According to Jennings (2012), Entine and Jennings preface social responsibility as one that is not necessarily ethical but when measured by political outcomes, they might pass the test. They believe that some ethical standards are lost in the name of social consciousness. Just because a company adopts social responsibility does not mean it is ethical or more inclined to follow the laws of the land.

Jennings (2012) discussed Entine and Jennings focus on the argument that businesses are not people and cannot have social responsibility. Businesses are artificial people and cannot be held to the same standards. A business focuses on the bottom line which is to make as much money as possible and do so with the least amount of hassle. Friedman raises the question that there are two aspects to social responsibility for a businessman; principle and consequences. Our government focuses on a system of checks and balances with the encumbrance of taxes and the businessman in this case must decide how to spend the profit and acts as a judge and jury when dictating amounts and causes.

As Jennings points out (2012), their view differs vastly from Friedman. Friedman determines that social responsibility must encompass the socialist outlook that political mechanisms are the factor behind the distribution of resources. He points out that private competitive enterprise exists because people must be held accountable for their own actions and hinders those that try to use it to their own advantage by preying on those who have a disadvantage.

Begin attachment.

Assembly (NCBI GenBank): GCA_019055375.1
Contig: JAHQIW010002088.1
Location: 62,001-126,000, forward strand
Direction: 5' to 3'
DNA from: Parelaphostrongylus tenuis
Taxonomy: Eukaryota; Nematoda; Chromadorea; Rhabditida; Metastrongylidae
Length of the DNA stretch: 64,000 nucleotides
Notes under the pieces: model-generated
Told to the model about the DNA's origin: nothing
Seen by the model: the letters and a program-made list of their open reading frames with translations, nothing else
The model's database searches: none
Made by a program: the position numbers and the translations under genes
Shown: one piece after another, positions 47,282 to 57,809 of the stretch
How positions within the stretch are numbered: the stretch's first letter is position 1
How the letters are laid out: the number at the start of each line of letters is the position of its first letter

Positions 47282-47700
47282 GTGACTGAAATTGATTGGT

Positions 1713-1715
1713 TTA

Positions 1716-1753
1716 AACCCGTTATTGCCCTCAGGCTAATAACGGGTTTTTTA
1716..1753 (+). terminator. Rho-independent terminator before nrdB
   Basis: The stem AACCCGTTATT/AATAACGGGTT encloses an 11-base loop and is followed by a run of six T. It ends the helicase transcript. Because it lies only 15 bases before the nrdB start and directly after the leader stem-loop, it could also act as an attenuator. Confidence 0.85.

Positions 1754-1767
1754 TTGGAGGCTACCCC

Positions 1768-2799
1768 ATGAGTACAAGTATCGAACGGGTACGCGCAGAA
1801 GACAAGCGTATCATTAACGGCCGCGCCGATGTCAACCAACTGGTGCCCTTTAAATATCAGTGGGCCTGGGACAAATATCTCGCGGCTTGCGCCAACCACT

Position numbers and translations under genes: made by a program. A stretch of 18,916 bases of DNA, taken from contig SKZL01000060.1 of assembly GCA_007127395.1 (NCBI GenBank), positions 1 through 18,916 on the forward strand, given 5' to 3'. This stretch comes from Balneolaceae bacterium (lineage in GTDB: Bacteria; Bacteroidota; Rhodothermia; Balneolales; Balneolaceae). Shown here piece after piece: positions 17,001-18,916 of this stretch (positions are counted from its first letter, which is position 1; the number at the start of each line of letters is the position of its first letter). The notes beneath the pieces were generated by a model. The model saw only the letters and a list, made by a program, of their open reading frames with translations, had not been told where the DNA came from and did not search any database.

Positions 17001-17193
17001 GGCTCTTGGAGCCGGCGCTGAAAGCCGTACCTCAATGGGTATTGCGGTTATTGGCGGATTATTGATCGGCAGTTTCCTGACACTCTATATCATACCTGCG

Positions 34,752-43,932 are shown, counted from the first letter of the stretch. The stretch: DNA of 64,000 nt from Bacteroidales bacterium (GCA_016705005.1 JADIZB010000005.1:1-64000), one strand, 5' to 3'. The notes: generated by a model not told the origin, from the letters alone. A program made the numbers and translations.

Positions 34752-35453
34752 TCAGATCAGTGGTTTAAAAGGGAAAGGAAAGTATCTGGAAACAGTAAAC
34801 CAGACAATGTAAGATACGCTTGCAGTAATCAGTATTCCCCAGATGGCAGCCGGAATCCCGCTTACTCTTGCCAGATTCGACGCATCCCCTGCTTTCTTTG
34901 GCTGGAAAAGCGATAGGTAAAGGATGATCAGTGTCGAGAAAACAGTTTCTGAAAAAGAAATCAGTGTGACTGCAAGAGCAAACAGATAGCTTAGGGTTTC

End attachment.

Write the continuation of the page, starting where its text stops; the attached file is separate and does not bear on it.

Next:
Jennings (2012) also alludes to the fact that many justify and rationalize their actions in the name of social responsibility but act in their own self-interests. Friedman refers to the fundamentally subversive doctrine that “there is one and only one social responsibility of business—to use its resources and engage in activities designed to increase its profits so long as it stays within the rules of the game, which is to say, engages in open and free competition without deception or fraud.” (Jennings, 2012).

Freeman focuses on the definition of stakeholders and those who are unaffected or affected by the corporation and are paramount to the success and outcome of the organization whereas management must balance out the needs and wants of the stakeholders and keep the nucleus of the company intact (Jennings, 2012).

Freeman, on the other hand, believes that managerial capitalism intends to maximize the profits and initiatives of stockholders (Jennings, 2012). The outlook maintains the greatest good for the greatest number of people and government should be absolved of any responsibility (Jennings, 2012).

Corporations have no reason to want or need to take responsibility for any detrimental effects of their actions, only the benefits they obtain (Jennings, 2012). The stakeholder theory Freeman references must provide the most return on investment to stockholders, ethical boundaries withstanding, because of the focus on the greater good (Jennings, 2012).

All of the views of social responsibility carry weight and opinion from their authors and the perspectives can be narrowed down to focus on individual organizations and the role they play in ethical business practices.

Jennings, M. M. (2012). Business Ethics: Case Studies and Selected Reading. Mason: South-Western Cengage Learning.